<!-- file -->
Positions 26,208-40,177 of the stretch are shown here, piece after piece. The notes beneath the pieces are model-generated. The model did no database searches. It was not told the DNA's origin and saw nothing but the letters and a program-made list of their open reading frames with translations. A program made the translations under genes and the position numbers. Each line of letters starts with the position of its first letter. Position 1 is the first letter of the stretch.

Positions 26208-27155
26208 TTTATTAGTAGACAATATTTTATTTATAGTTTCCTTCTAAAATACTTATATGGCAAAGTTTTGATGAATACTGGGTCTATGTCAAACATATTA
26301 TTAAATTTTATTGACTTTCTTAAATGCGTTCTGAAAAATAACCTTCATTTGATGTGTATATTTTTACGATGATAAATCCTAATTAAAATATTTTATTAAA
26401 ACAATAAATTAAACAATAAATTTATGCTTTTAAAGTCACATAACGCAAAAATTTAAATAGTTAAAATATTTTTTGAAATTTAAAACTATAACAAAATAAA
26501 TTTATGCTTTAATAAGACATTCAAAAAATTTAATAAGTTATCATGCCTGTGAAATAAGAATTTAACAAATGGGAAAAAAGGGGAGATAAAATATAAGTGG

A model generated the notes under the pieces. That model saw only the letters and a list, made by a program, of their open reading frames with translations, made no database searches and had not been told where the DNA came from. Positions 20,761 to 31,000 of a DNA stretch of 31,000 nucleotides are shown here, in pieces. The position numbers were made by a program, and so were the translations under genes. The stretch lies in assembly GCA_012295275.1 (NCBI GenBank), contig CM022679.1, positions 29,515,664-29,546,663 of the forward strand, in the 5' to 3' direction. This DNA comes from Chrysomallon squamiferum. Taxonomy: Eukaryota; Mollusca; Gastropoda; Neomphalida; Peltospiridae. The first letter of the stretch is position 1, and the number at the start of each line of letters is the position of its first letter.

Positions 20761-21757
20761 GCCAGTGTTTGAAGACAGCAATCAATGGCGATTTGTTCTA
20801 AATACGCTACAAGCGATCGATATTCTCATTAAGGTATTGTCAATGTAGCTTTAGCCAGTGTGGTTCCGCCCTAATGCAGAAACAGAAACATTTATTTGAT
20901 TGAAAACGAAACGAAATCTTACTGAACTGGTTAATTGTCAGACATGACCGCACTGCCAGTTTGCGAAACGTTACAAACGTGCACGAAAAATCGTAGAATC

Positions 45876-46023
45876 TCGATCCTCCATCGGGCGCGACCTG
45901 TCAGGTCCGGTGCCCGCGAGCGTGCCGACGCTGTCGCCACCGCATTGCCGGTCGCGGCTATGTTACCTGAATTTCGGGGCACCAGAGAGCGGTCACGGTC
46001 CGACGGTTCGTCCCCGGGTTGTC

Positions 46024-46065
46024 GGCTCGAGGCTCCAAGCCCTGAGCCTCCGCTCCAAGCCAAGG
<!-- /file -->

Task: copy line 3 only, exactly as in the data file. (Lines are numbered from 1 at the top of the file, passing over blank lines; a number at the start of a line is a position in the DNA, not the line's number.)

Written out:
26208 TTTATTAGTAGACAATATTTTATTTATAGTTTCCTTCTAAAATACTTATATGGCAAAGTTTTGATGAATACTGGGTCTATGTCAAACATATTA